Correspondence: STT Secretariat, Clinical Trial Service Unit and Epidemiological Studies Unit (CTSU), University of Oxford, CTSU, Richard Doll Building, Roosevelt Drive, Old Road Campus, Oxford, OX3 7LF, UK. E-mail: stt@ctsu.ox.ac.uk



Thrombolysis with intravenous alteplase is both effective and safe when administered to particular types of patient within 4·5 hours of having an ischemic stroke. However, the extent to which effects might vary in different types of patient is uncertain.

Aims and Design

We describe the protocol for an updated individual patient data meta-analysis of trials of intravenous alteplase, including results from the recently reported third International Stroke Trial, in which a wide range of patients enrolled up to six-hours after stroke onset were randomized to alteplase vs. control.

Study Outcomes

This protocol will specify the primary outcome for efficacy, specified prior to knowledge of the results from the third International Stroke Trial, as the proportion of patients having a ‘favorable’ stroke outcome, defined by modified Rankin Score 0–1 at final follow-up at three- to six-months. The primary analysis will be to estimate the extent to which the known benefit of alteplase on modified Rankin Score 0–1 diminishes with treatment delay, and the extent to which it is independently modified by age and stroke severity. Key secondary outcomes include effect of alteplase on death within 90 days; analyses of modified Rankin Score using ordinal, rather than dichotomous, methods; and effects of alteplase on symptomatic intracranial hemorrhage, fatal intracranial hemorrhage, symptomatic ischemic brain edema and early edema, effacement and/or midline shift.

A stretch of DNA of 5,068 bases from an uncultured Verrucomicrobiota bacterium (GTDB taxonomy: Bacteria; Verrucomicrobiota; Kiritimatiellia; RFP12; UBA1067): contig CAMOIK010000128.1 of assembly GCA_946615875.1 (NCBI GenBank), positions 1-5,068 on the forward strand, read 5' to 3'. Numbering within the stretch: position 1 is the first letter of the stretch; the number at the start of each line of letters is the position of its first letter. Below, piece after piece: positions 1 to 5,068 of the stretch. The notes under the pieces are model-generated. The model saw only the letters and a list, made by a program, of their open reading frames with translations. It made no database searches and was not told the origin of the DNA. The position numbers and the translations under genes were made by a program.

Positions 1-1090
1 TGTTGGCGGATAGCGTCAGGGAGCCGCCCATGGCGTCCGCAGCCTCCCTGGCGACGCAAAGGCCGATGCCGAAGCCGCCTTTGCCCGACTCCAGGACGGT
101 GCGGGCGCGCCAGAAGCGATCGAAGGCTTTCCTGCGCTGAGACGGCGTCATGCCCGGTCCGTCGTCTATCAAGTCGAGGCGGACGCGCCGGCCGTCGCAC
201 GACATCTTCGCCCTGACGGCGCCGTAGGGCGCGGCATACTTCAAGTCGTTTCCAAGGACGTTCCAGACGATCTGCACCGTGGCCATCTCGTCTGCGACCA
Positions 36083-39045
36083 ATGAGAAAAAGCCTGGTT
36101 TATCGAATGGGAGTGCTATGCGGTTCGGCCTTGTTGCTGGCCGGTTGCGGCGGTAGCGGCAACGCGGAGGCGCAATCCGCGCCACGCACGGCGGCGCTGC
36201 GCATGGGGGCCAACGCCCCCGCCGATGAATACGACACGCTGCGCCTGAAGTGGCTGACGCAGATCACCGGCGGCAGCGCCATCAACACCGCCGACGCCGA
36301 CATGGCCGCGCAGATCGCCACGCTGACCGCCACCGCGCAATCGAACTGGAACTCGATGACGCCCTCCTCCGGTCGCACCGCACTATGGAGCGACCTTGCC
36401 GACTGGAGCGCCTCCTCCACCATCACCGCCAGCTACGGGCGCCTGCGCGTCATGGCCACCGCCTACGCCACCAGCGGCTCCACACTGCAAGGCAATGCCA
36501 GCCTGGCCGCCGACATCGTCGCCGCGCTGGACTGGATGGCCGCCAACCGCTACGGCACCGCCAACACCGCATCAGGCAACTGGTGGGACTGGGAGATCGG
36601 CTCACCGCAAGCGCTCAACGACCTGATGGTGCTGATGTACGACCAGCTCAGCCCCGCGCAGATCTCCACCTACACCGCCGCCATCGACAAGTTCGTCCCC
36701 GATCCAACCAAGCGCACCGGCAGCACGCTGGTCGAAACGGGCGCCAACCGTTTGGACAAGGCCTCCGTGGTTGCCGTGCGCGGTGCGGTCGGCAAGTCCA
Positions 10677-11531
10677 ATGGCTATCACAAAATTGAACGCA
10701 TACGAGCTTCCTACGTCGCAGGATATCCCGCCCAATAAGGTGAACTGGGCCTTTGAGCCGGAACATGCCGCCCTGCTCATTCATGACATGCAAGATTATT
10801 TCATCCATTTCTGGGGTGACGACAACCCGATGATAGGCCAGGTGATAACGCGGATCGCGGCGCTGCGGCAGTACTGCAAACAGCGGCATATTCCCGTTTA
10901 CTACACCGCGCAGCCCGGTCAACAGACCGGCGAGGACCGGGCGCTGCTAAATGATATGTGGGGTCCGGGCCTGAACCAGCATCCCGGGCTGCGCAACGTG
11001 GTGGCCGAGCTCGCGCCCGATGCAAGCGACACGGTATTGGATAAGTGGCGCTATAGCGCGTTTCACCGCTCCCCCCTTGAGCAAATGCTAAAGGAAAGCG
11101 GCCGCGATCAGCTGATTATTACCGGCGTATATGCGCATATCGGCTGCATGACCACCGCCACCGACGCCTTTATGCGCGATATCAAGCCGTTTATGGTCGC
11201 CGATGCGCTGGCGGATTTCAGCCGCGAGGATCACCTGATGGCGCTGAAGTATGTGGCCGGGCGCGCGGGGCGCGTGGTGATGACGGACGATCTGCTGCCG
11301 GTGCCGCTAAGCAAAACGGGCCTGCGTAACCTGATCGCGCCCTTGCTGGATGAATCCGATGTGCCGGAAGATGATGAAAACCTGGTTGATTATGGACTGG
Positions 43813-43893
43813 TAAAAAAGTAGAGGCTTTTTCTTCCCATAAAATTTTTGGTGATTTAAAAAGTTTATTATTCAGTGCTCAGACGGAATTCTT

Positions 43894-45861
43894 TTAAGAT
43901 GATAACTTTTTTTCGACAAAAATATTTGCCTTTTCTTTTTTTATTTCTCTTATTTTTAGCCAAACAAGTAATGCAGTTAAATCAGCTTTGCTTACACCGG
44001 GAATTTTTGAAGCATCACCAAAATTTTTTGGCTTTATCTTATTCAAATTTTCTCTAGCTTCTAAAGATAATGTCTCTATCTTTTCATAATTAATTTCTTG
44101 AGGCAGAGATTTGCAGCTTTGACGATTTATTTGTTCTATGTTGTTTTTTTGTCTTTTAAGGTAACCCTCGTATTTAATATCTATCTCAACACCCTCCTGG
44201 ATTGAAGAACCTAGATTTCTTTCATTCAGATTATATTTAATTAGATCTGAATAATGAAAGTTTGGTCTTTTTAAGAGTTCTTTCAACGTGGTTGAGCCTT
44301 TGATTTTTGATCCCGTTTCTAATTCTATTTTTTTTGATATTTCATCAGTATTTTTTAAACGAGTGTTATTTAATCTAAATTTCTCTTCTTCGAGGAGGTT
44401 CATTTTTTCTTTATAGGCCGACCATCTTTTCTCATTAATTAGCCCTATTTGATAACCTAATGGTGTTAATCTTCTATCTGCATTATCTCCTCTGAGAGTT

This collaborative meta-analysis of individual participant data from all randomized trials of intravenous alteplase vs. control will demonstrate how the known benefits of alteplase on ischemic stroke outcome vary across different types of patient.